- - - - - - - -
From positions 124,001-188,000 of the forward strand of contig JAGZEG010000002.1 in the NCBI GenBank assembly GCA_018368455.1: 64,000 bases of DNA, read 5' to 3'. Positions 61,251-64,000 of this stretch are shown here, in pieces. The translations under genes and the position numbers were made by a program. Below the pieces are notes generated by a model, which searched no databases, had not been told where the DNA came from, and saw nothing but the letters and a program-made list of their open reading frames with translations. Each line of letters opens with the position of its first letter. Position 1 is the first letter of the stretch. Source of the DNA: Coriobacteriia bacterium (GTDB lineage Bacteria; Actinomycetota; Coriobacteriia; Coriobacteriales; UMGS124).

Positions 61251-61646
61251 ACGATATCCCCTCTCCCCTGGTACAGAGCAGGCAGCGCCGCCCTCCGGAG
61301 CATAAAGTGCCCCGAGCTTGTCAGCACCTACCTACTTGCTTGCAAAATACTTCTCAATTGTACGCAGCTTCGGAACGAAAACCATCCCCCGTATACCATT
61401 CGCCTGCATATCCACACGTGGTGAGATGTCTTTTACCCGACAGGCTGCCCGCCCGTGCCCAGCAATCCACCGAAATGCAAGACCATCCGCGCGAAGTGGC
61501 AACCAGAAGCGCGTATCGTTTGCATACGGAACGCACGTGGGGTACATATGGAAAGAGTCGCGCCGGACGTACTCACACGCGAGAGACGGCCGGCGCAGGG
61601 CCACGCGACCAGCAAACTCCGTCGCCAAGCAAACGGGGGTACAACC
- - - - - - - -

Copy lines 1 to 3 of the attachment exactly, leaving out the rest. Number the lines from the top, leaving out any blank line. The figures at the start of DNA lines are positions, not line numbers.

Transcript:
From positions 124,001-188,000 of the forward strand of contig JAGZEG010000002.1 in the NCBI GenBank assembly GCA_018368455.1: 64,000 bases of DNA, read 5' to 3'. Positions 61,251-64,000 of this stretch are shown here, in pieces. The translations under genes and the position numbers were made by a program. Below the pieces are notes generated by a model, which searched no databases, had not been told where the DNA came from, and saw nothing but the letters and a program-made list of their open reading frames with translations. Each line of letters opens with the position of its first letter. Position 1 is the first letter of the stretch. Source of the DNA: Coriobacteriia bacterium (GTDB lineage Bacteria; Actinomycetota; Coriobacteriia; Coriobacteriales; UMGS124).

Positions 61251-61646
61251 ACGATATCCCCTCTCCCCTGGTACAGAGCAGGCAGCGCCGCCCTCCGGAG